The wife of a post office employee who was accused of mishandling funds in the Post Office Horizon scandal has expressed her grief that he passed away before his reputation could be vindicated.
Vivienne Hammond, who is 88 years old, shared with the Guardian that she was deeply affected by realizing the struggles her late husband, Dennis, likely endured in silence over the course of the last two decades of his life. This was triggered by her viewing of ITV’s dramatization of the post office scandal, where over 2,500 operators were falsely accused of stealing due to a malfunction in the accounting software. The show, titled “Mr Bates vs the Post Office,” has sparked renewed demands for those affected to be cleared of any wrongdoing.
“Attention has been rightfully placed on those who were wrongly accused or suffered job loss, but there are also hundreds of others who were forced to repay money they never took. They too have endured the pain, shame, and lack of acknowledgement for their experiences,” stated Hammond. “My husband never discussed his ordeal with me. He was diagnosed with cancer a few years later and I can’t help but wonder if the stress played a role. It’s indescribable to see his suffering portrayed on screen and know that I was unable to support him through it.”
After working as a village post office operator for 20 years, Dennis Hammond was accused of being responsible for a cash shortage of around £3,000 following the implementation of the Horizon system. As a result, his wages were reduced to cover the missing funds.
Hammond said that the auditor, who was typically amicable, had made an unfriendly visit and mentioned missing funds, but never brought it up again. For years, Hammond assumed there must have been an error that was eventually corrected.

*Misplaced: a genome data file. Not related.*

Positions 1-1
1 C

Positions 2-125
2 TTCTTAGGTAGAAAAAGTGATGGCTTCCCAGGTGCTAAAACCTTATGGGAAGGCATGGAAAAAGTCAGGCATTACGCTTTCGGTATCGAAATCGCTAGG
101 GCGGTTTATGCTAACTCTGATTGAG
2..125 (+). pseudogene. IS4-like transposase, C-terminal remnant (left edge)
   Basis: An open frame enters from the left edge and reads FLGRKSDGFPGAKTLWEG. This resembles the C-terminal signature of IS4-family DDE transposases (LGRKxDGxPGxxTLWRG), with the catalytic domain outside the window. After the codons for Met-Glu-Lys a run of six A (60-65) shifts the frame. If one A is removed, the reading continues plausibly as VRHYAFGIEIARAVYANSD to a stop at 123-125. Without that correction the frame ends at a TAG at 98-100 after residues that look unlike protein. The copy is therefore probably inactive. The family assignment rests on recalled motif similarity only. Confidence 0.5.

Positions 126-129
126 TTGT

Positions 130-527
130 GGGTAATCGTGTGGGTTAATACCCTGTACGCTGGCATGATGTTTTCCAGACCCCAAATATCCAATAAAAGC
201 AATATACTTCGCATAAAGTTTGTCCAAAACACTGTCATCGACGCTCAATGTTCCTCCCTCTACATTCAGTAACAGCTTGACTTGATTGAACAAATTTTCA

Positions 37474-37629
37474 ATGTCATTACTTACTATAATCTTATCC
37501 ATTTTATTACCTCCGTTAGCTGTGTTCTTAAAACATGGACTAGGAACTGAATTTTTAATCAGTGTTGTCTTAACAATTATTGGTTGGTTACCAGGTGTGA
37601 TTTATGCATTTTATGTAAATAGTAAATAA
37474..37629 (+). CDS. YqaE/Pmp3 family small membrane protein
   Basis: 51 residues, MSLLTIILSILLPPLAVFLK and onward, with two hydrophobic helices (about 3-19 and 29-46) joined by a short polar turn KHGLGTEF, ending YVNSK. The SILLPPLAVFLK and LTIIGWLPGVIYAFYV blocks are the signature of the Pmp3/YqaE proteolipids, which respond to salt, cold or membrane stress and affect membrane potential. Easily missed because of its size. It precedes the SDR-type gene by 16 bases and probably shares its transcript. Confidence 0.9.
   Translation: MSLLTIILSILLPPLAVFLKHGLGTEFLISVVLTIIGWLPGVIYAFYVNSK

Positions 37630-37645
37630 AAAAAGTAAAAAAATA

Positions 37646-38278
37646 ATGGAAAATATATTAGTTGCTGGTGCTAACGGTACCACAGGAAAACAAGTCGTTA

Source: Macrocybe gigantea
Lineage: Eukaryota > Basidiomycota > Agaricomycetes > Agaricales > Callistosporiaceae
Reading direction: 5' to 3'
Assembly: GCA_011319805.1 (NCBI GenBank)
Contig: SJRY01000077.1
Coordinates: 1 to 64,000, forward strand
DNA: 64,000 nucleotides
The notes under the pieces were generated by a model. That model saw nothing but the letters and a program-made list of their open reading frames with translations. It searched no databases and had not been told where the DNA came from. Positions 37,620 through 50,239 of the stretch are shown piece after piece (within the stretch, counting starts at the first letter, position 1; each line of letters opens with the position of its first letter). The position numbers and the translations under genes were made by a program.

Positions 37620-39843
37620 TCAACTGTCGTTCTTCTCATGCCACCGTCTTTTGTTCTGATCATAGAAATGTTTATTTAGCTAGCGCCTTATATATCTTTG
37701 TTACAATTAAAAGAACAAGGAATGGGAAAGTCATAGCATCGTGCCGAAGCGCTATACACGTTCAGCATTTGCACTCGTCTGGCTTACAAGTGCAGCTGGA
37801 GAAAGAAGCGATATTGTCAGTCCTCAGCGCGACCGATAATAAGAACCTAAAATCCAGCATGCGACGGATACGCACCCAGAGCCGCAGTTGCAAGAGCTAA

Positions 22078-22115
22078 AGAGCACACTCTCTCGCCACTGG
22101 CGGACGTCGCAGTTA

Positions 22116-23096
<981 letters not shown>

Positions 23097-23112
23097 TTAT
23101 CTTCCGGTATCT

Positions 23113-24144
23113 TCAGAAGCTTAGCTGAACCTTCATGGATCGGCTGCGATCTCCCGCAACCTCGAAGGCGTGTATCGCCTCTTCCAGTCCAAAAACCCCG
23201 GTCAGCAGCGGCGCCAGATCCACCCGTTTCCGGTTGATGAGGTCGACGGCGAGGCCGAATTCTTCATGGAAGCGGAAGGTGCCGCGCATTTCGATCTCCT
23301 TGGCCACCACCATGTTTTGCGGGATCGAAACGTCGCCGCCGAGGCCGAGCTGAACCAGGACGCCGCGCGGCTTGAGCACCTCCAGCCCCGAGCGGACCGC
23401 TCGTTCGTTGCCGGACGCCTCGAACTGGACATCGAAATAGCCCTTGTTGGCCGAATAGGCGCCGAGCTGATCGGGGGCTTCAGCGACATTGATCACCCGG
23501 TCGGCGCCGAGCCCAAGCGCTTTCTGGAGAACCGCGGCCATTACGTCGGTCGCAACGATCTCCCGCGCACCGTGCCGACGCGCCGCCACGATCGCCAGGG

“I used to work as a sub-postmistress in a nearby village and had full faith in the Post Office. However, it wasn’t until 2021, when I learned of the unjust situations faced by other postmasters, that I realized he must have also fallen victim to Horizon. Unfortunately, by then he had passed away and there was no way to assist him.”
Hammond reached out to the Horizon shortfall program, which was created in 2021 to provide compensation to postal operators impacted by the issue. She was trying to clear her late husband’s name, but was informed that the application deadline had already passed. The program had stopped accepting new applicants six months after it was initially launched during the first lockdown in 2020. “We were never notified about a compensation program for those who paid without being convicted,” Hammond stated. “At the time, my focus was on caring for my husband who was battling cancer.”
After the Guardian brought attention to her situation, the Post Office stated that they would review claims submitted after the deadline. As a result, Hammond received compensation for her husband’s behalf, with the stipulation that she sign a non-disclosure agreement. Hammond emphasized that her motivation was not for financial gain, but rather for the principle of clearing her husband’s name. She wanted to make it known that he was not guilty of the accusations made against him. Additionally, she wanted to recognize that the hundreds of others affected by this issue are not just numbers, but individuals with their own stories of suffering.
Hammond expressed feeling a mix of anger towards the Post Office for breaking her trust and guilt for not recognizing her husband’s circumstances.
“My children cannot bring themselves to watch the ITV drama due to its intense nature, but I believe it is our responsibility to witness the suffering endured by the victims,” she stated. “I only wish I had the opportunity to inform my late husband that I understand the struggles he faced, and that I have finally taken all necessary measures to stand by him and clear his name.”